9. Follow these to fast charge while using iPad

I understand that it is not always possible or practical to turn off the iPad or stop using it while charging. In this case, here are some things you should try that will help fast charge the iPad while you are using it (or while it is on.)

I. Turn on Airplane mode

This will deactivate things like Wi-Fi, Bluetooth, Hotspot, which will help save battery. Use the Control Center or go to SettingsAirplane Mode.

II. Turn off active downloads

Have ongoing iOS updates, App Store, iTunes Store, or other downloads and updates? Pausing them will help reduce the charging time.

III. Decrease the screen brightness

The massive iPad screen consumes a lot of power when the brightness is set to maximum. To charge your iPad quickly, reduce the screen brightness. You can do this from the Control Center or SettingsDisplay & Brightness.

IV. Use earphones instead of iPad speakers

Newer iPads can have up to four speakers for an immersive sound. Though enjoyable while watching video or gaming, these speakers consume more battery than wired or wireless earphones like EarPods and AirPods. Thus, to charge your iPad faster, use these or set the on-device speaker volume as low as possible.

V. Close unnecessary apps on iPad

Are unnecessary apps still running in the background? For example, you reached the Airport, but the Uber/Lyft app is still open in the background. If yes, you may consider quitting these as you won’t be needing them for the next few hours.

To quit an app on your iPad, swipe up from the bottom of the screen and hold. You may also double-press the Home button if your iPad has one. You will see cards for open apps. Swipe up to dismiss/close them.

Note: It is not a wise or battery-saving idea to force quit all useful apps. If you think that you would need an app (say music or wallet app) anytime soon, do not close it. Let it stay in the background. Quitting and soon reopening an app might consume more battery than it saves.

VI. Turn off location

Location services consume a significant amount of battery. Turning it off temporarily will help. You should also not forget to stop sharing your live location once the purpose is achieved.

To turn off location, open iPad SettingsPrivacyLocation Services → turn it off (or turn it off for unnecessary apps)

Note: Several useful apps like food delivery, cab service, payment apps need your location to function. Make sure you enable it later.

VII. Disable background app refresh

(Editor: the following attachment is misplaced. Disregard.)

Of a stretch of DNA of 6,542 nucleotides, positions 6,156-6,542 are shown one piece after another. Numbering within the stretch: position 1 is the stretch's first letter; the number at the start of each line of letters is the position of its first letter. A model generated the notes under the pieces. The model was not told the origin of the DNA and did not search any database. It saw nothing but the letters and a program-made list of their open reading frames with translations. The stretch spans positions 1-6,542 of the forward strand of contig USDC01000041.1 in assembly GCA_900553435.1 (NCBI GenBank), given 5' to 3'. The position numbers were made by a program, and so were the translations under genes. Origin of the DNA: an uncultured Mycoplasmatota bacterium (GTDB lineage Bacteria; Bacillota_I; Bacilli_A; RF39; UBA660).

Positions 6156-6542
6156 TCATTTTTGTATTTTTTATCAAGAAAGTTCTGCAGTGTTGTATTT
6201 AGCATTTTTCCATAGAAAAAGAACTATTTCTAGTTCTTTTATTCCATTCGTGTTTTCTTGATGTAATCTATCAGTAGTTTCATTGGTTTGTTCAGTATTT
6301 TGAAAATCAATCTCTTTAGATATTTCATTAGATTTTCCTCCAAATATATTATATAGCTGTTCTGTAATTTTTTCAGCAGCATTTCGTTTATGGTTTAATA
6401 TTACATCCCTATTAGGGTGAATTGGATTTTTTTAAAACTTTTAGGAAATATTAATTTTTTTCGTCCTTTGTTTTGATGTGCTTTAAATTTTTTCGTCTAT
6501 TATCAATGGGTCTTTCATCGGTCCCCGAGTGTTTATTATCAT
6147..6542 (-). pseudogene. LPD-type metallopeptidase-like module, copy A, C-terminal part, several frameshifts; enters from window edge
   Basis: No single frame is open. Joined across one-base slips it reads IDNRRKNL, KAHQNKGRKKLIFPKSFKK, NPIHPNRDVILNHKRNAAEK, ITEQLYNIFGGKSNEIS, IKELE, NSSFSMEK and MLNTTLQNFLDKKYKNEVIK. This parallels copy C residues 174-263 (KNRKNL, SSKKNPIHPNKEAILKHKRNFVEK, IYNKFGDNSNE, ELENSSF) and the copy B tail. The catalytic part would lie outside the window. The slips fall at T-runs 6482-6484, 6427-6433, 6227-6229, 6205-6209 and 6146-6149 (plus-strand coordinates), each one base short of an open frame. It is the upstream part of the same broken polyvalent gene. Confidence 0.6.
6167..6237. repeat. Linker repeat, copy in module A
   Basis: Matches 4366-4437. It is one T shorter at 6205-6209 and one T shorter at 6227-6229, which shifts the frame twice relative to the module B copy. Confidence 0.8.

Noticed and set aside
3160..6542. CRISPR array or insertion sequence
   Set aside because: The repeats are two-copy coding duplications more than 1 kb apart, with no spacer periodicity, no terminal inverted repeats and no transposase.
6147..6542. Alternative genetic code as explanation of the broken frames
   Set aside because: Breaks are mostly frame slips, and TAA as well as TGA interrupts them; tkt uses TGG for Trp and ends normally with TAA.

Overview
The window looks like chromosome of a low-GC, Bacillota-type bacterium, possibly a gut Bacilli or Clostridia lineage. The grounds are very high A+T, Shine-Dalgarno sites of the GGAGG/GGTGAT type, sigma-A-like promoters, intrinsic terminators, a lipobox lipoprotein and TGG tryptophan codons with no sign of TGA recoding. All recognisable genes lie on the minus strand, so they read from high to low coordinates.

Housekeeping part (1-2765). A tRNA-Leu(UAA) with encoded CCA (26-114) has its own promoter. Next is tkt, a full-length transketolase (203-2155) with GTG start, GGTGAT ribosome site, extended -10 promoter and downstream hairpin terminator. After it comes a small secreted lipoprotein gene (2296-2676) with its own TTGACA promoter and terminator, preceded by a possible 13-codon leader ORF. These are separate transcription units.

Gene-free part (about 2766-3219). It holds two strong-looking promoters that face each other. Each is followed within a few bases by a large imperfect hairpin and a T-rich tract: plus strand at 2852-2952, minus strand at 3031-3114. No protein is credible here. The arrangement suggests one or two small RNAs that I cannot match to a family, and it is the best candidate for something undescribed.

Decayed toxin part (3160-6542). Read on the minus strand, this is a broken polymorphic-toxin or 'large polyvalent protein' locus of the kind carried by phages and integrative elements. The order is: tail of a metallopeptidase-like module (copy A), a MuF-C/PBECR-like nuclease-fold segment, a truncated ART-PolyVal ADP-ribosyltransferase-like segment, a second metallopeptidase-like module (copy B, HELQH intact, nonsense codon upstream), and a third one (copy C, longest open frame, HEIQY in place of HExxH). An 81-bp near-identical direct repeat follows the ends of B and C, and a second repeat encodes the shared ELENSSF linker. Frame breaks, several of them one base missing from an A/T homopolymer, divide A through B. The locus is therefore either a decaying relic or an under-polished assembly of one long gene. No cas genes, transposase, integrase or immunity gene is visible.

Turning off background app refresh helps save battery and also assists in charging it quickly. To do this, open iPad SettingsGeneralBackground App RefreshBackground App RefreshOff.

Note: When iPhone is in Low Power Mode, Background App Refresh is automatically off. There isn’t a low power mode in iPadOS, so follow the above steps to turn off Background App Refresh manually.

VIII. Turn off unnecessary notifications

A single iPad Notification lights up the entire screen. When you get dozens of notifications, it all adds up. And you may be aware that several apps (especially games and such) are notorious for sending unnecessary reminders.

To save battery and charge your iPad quickly, make sure to turn off unnecessary app notifications. To do this, open SettingsNotifications → tap an app name → turn off the notification.

Tip: You may also swipe right to left on a notification in the iPad lock screen and choose to deliver the notification quietly. This will not light up the screen or make a sound when a new notification arrives.

These are the tips, tricks, hacks, and practical ways to fast charge your iPad. I hope it was helpful. In rare cases, nothing helps; you probably need to replace the iPad battery. Contact Apple Support to learn more about your options.

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Author Profile

I have been an Apple user for over seven years now. At iGeeksBlog, I love creating how-tos and troubleshooting guides that help people do more with their iPhone, iPad, Mac, AirPods, and Apple Watch. In my free time, I like to watch stand up comedy videos, tech documentaries, news debates, and political speeches.